Cars such as the Volkswagen Golf R, Honda Civic Type R, and BMW 740e XDrive are all fast cars so to speak. These engines are usually on the higher end of engine capacity and can be 2.0L to 3.0L. High performance inline fours can be coupled with a turbo or two to generate upwards of 300 horsepower. Because of their small size and weight this is a significant amount of horsepower.
Because of the many benefits of the inline engine layout, but limited power of a four cylinder, manufacturers will favor inline six engines for higher performance cars. Typically, the inline six will have worse gas mileage than a four cylinder but depending on what you are looking for many people can get past the loss of gas mileage for the additional power. A few cars that use this engine are the BMW M2, Ford Taurus SHO, and Subaru Legacy.
Inline six engines have an additional two cylinders compared to the four-cylinder model. Because of this, the car will usually need to have a wider engine bay to house the additional size of the engine block.
Flat Four and Flat Six
Not as prevalent as the inline four, the flat four is used most commonly in Subaru sedans. The flat four consists of four pistons lying flat. With two pistons positioned on the left and two pistons on the right, they move inwards and outwards at the same time in a horizontal motion. Like other flat engines the flat four is small and efficient and helps to keep a car’s center of gravity low. They can be more expensive to produce than an inline engine but for good reason. They are perfectly balanced and can generate a decent amount of power.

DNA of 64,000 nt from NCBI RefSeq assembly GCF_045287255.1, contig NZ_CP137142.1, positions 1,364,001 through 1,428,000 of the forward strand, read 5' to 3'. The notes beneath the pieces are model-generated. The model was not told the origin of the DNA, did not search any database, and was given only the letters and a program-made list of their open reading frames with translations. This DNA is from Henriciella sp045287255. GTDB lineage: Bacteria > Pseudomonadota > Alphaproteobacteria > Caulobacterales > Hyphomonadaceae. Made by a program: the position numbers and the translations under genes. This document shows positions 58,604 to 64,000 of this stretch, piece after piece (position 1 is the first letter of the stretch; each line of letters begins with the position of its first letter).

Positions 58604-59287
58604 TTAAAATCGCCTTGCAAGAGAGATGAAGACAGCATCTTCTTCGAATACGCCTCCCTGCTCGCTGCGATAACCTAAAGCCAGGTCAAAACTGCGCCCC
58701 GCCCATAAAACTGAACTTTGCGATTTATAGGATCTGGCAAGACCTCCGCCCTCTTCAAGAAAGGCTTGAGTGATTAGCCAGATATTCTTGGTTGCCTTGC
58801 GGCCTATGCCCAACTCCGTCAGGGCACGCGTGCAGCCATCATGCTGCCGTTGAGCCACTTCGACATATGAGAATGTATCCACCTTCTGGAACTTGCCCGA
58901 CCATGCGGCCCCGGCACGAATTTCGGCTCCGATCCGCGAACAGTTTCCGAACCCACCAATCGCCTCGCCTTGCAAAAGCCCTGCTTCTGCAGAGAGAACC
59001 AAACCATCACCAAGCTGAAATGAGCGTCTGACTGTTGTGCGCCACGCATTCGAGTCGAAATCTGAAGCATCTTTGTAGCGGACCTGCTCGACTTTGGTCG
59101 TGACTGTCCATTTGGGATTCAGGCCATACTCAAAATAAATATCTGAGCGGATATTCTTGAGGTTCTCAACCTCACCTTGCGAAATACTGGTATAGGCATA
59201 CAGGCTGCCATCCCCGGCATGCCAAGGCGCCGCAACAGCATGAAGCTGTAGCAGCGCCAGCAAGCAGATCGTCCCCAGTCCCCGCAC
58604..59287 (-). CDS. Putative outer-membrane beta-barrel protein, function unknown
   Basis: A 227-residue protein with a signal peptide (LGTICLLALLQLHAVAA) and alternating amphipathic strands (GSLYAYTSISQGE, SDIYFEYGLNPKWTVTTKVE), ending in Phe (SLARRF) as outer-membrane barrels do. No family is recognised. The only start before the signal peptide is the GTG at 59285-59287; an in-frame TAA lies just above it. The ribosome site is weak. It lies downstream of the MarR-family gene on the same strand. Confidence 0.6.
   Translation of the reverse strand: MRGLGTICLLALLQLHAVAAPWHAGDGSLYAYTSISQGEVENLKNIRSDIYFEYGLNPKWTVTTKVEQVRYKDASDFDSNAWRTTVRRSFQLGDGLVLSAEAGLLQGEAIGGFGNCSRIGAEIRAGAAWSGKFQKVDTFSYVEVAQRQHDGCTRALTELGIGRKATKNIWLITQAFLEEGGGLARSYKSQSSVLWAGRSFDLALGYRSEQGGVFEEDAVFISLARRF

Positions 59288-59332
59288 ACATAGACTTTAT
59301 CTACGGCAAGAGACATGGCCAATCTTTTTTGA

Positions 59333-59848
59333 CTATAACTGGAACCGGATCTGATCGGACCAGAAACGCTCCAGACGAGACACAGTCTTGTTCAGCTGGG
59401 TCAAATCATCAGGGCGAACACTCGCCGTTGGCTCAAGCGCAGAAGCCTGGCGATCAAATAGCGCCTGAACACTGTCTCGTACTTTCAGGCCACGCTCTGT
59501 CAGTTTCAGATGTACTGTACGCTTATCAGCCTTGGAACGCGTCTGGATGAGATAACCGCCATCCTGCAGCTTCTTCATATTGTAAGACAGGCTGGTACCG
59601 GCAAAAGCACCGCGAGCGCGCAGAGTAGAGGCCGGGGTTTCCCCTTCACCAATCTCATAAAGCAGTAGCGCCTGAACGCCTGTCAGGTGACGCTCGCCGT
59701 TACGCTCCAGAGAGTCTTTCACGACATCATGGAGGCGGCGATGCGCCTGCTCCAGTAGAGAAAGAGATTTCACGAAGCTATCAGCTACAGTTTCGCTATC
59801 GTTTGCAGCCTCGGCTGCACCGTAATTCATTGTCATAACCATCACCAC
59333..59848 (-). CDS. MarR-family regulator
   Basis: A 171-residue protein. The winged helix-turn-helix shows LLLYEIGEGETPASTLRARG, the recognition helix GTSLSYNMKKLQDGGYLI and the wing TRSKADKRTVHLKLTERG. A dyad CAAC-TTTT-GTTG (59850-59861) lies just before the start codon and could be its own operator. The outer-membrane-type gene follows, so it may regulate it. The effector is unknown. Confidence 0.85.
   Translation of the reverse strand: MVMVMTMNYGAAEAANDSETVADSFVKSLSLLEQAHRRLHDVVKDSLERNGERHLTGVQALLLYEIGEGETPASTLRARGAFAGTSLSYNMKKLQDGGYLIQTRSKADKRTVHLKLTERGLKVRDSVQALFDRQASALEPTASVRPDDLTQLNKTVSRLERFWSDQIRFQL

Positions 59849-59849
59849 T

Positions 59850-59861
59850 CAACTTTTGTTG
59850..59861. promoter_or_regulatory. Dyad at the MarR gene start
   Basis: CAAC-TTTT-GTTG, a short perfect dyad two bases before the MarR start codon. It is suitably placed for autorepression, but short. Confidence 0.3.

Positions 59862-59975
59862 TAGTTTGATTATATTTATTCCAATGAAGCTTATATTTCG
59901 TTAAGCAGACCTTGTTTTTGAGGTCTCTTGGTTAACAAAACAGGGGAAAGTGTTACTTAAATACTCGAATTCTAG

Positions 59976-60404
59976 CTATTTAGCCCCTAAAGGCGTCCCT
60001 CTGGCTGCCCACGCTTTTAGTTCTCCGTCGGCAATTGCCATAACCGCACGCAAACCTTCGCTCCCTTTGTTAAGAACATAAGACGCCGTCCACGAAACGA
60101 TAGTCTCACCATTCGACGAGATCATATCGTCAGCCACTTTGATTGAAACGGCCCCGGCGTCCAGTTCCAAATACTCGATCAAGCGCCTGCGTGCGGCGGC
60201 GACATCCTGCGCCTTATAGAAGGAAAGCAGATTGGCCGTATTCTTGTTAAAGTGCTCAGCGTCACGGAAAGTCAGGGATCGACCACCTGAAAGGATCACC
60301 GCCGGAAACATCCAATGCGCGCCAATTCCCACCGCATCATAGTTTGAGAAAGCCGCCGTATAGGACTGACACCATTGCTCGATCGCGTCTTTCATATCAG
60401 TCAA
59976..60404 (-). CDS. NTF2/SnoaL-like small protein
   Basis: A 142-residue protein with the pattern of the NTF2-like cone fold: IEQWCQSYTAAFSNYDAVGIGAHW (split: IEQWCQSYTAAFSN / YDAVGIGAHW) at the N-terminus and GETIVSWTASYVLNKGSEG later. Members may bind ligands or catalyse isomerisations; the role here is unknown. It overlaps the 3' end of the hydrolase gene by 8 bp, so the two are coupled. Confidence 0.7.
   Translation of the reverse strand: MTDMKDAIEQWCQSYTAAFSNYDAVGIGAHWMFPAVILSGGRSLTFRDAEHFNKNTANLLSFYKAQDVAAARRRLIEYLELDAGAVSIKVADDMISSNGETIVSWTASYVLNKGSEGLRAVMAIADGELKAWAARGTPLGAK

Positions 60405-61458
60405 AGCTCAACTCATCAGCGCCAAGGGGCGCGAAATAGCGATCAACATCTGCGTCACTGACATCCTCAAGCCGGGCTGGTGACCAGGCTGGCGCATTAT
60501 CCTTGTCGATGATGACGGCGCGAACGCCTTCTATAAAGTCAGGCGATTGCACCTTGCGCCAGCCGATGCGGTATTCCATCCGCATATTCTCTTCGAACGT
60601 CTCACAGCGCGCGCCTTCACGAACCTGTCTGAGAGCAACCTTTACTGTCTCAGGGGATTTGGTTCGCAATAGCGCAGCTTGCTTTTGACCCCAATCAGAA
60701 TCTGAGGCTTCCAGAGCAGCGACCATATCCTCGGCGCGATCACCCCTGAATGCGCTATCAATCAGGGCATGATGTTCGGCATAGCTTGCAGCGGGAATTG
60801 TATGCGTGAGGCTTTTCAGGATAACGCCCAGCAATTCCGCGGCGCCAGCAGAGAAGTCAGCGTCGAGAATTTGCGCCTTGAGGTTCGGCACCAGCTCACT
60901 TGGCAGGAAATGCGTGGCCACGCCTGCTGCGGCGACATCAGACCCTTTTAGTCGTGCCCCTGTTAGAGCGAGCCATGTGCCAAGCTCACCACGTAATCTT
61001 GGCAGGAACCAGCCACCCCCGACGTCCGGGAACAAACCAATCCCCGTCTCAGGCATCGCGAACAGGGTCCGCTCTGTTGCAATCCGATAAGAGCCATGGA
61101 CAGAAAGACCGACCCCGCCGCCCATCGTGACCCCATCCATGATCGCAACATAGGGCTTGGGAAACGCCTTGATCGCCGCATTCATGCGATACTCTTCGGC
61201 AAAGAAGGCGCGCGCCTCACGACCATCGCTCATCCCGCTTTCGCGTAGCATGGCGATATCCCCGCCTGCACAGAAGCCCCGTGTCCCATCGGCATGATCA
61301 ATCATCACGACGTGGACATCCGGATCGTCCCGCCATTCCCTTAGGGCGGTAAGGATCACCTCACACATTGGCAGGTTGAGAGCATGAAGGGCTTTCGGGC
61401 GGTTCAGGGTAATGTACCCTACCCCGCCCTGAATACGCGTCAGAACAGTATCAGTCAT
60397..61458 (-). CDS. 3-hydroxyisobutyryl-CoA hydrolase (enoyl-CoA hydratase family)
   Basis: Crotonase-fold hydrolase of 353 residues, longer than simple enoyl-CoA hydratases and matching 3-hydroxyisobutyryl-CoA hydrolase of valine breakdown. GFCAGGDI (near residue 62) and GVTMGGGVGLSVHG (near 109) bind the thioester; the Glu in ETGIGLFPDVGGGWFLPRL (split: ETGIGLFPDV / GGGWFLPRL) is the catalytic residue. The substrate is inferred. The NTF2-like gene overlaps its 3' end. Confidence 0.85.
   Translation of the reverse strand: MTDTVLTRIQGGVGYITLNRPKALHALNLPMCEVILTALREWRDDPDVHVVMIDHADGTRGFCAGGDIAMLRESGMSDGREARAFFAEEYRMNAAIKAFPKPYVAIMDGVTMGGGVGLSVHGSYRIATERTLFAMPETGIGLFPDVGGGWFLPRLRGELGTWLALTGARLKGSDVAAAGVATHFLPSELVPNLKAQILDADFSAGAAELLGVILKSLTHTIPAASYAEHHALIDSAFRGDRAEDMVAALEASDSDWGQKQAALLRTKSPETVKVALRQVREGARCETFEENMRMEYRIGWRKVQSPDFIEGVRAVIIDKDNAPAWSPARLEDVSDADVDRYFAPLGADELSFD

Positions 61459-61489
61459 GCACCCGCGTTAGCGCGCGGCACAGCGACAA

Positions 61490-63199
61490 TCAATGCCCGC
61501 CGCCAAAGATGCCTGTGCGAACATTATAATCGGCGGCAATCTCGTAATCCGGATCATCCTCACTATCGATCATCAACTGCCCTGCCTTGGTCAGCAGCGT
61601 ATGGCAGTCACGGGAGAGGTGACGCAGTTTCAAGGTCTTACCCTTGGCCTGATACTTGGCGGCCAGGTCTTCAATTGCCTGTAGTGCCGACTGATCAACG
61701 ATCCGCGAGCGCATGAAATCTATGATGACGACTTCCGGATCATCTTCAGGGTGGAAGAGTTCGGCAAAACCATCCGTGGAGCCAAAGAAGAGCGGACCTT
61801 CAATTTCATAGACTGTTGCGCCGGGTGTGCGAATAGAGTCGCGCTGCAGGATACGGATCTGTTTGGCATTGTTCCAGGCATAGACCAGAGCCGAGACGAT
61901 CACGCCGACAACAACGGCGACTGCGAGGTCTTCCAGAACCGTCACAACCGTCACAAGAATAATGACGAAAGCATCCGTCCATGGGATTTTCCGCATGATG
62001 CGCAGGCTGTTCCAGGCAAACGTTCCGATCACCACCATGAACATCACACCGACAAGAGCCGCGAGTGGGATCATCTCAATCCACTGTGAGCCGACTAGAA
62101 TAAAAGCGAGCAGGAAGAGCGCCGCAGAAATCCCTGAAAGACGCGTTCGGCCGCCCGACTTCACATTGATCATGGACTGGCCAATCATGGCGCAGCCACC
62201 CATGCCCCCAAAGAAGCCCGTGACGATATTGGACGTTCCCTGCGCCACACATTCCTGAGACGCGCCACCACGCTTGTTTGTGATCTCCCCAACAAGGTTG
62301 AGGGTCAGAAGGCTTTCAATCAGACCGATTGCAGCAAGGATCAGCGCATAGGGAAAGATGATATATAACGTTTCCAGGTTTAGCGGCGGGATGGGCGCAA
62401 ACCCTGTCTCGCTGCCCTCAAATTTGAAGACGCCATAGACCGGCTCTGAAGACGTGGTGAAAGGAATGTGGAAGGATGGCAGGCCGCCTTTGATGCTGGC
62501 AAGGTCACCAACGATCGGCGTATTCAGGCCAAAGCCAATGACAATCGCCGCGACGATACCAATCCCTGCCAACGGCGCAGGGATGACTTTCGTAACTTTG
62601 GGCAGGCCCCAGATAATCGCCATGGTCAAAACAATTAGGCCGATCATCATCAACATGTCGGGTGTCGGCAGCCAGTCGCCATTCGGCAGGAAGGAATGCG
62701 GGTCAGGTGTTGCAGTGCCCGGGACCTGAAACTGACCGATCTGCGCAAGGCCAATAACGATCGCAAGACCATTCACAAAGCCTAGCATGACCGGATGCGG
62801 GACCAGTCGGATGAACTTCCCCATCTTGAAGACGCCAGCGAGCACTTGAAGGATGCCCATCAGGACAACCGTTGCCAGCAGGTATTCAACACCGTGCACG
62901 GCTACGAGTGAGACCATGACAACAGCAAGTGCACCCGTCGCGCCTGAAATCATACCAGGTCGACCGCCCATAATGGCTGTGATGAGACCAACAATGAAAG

The 2016 Subaru Outback uses a 2.5L flat four engine and produces 175 horsepower and 174 lb-ft torque giving it the ability to tow trailers up to 2,700lbs. If you are looking to increase that horsepower it also comes available as a six cylinder 3.6L that gives it a total of 256 horsepower. So, you can see how the additional cylinders can really make a difference.
Subaru’s flat(boxer) engine is well known for its reliability and performance and is used in many of their car models.
The 2016 Subaru WRX also uses a flat four engine but is only a 2.0L. Even though it is a smaller engine than the outback it is coupled with a turbo that gives it 268 horsepower making it a quick and speedy compact passenger car. Subaru is not the only manufacturer who takes advantage of the flat engines. The new 2021 Porsche 911 does not disappoint its reputable name for being a luxury car with high performance. The 911 uses a 3.0L, six cylinder flat engine coupled with twin turbos! Making it even more unique, it is rear mounted engine meaning the whole engine block is located at the back of the car rather than under the hood. The base model alone produces a whopping 379 horsepower. It’s safe to say the flat engine can produce a good amount of power and is great for everything from everyday drivers to high-performance vehicles.
V Six and V Eight